Our facilitator, Dima, told us that to make a 5:30 AM flight at Borispil airport, we would need to leave by 3:00. We went to bed at 8:00 PM and watched part of Obama's inauguration live. There was an English-speaking BBC channel on the telly (that's British for TV!) so we were able to watch and listen. Other channels had the English audio turned down with Russian overdubbing. We got a 2:15 AM wakeup call (!) and our driver was at the hotel at 3:00 to get us. Since we weren't at the hotel to get the breakfast that is included in our charge, they had a "boxed" lunch ready to take with us. At 3:00 AM in the car we had a breakfast of ham and pickle sandwiches, and vegetables of cucumber, tomato, and bell pepper. They also provided 2 hard boiled eggs. Except they weren't. They were wrapped in tin foil and I took one of them and cracked it against my knee. That is when we learned that they were raw eggs. Why would they do that?!! Do people actually eat raw eggs for breakfast here? Well, I had a mess on my pant leg to clean up. Ick. As it turns out that would be an omen for the way the rest of the day would go.

Nancy's flight was to depart from the international terminal, Terminal B, and mine was to leave out of the domestic one, Terminal A. My flight wasn't until 10:45 a.m. so I hung out with her for a while until it was time for her to check in. While we were waiting, we ran into an American man who was from Mitchell, Nebraska. We thought it was funny because we are from Mitchell, South Dakota. We got to talking about why we were there. We found out that he was there to meet a Ukrainian woman to date and hopefully marry. He searched on the internet for outfits that set up foreigners with Ukrainian wives and had visited with a couple of women. It sounded like one was going to work out for him. As a side note, we were visiting with the owner of the suites where we are staying, and he said he gets a lot of single American men that stay there. He said that the ratio of women to men in Odessa is about 4:1, so Odessa is a popular place to come.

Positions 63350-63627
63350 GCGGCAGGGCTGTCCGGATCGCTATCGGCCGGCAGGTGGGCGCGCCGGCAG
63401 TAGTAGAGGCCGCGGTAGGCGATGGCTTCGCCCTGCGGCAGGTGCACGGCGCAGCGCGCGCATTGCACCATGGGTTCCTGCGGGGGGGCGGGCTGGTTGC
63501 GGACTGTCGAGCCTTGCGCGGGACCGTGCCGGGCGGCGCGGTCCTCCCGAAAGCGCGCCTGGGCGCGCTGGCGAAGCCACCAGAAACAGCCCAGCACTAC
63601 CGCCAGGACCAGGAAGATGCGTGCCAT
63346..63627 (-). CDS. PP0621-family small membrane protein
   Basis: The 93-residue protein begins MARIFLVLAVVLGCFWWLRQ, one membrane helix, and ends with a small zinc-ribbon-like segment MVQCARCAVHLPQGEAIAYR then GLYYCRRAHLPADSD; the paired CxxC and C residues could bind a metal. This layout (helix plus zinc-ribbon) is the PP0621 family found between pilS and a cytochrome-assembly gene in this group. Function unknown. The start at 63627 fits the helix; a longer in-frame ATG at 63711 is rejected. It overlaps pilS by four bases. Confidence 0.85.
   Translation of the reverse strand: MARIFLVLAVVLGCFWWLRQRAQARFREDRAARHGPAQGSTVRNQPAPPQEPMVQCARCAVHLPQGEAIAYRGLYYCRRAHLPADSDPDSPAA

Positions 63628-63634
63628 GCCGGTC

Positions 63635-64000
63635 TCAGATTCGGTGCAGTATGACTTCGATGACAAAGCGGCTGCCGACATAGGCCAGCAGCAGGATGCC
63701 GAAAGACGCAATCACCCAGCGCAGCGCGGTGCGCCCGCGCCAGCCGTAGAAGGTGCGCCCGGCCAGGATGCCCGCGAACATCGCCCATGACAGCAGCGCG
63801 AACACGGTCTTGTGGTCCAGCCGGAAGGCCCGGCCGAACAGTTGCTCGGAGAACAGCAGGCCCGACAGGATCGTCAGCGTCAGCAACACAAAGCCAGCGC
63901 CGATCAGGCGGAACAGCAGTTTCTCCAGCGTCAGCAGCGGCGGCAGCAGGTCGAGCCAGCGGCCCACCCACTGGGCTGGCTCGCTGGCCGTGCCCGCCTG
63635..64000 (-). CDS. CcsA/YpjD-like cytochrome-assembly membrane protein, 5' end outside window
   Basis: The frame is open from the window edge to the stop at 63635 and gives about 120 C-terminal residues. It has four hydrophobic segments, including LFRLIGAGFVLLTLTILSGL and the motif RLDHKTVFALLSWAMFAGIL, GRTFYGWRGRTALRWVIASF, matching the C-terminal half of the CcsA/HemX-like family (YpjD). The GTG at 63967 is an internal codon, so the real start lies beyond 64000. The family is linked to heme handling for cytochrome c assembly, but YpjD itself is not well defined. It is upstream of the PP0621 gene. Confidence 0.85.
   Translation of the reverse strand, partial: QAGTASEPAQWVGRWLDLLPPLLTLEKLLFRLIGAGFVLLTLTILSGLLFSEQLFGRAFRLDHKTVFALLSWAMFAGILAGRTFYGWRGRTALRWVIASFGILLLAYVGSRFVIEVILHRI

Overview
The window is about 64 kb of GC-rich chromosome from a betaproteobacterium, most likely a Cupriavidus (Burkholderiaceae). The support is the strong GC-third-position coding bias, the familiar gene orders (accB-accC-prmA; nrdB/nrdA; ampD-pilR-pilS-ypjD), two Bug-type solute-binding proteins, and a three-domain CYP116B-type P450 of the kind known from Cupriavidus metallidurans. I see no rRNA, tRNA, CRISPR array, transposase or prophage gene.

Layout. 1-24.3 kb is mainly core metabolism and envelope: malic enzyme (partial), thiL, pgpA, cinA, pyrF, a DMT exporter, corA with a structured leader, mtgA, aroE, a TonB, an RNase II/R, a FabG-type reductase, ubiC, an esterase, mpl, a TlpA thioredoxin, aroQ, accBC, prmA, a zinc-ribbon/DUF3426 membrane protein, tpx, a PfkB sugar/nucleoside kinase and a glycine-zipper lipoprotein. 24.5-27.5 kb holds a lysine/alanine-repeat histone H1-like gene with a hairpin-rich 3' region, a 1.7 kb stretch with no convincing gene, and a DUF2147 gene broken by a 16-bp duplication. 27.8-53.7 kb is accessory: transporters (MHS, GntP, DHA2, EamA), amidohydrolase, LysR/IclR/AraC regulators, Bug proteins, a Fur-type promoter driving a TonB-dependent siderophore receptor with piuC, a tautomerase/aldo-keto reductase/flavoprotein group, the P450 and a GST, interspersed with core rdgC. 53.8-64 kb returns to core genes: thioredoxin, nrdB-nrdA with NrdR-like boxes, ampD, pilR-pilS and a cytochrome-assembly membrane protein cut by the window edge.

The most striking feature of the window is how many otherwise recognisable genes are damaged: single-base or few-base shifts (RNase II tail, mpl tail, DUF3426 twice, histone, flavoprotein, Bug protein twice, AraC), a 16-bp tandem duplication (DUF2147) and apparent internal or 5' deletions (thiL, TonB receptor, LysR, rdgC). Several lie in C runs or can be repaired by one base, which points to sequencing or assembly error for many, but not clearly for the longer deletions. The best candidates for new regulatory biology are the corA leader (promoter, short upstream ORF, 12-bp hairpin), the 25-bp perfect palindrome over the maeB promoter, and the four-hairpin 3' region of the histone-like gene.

When it was time for Nancy to check in, we said our goodbye and I headed out of there over to Terminal A to wait for my flight. I was killing time, and here comes Nancy rushing in with her suitcase to tell me that her ticket is no good. Lufthansa couldn't find it in their computer. She couldn't call me because I, um, didn't have my phone. So we quick scrambled back to Terminal B again where we had to spend a lot of time at the ticket window to get it straightened out. Luckily, I found a paper in my collection that had our original ticket numbers from November. Odd that they couldn't find them based on our names. Our return flights were originally scheduled for Dec. 24 2008, which we did not do because we weren't ready to go. A couple of weeks ago I paid our travel agent $250 to change the ticket to this new date, but Lufthansa had no record of that at all. I didn't have my phone so I could not call him. So I forked out another $200, not $250, to change it on the spot and Nancy was able to get on, with only a few minutes to spare. I'll have to contact our travel agent and try to get a refund or else dispute it on my credit card. What fun.

After solving that crisis, I returned back to Terminal A to continue waiting and I heard a jet roar outside and I knew that she was on her way. Then it was my turn. As I was waiting I fell asleep because in reality we didn't get much sleep the night before. I woke up when I heard over the loudspeaker that the plane to Odessa was boarding. I had missed the 1/2 they give you before that to get checked in. In Ukraine, you can't just check in whenever, you have to wait for when they are checking in your specific flight. It is on a screen at the counter and they announce it. When they say the plane is boarding, what they mean is that there is a tram at the door waiting to shuttle you out to the tarmac where your plane is sitting. If you miss the tram, then you miss your flight. I quick grabbed my backpack and raced over to the counter to get my boarding pass. Thankfully, I had no luggage so that made it quicker. Then through Security and over to the gate. There was no line in Security as everyone else on my flight had already been through. Also, their Security is nothing like in America. You don't have to take your shoes off, don't have to take your laptop computer out, and you can take bottled water or soda in with you. They also don't pull people aside to do more detailed screening. I made the tram on time and thought things would be smooth from this point on. Was I wrong.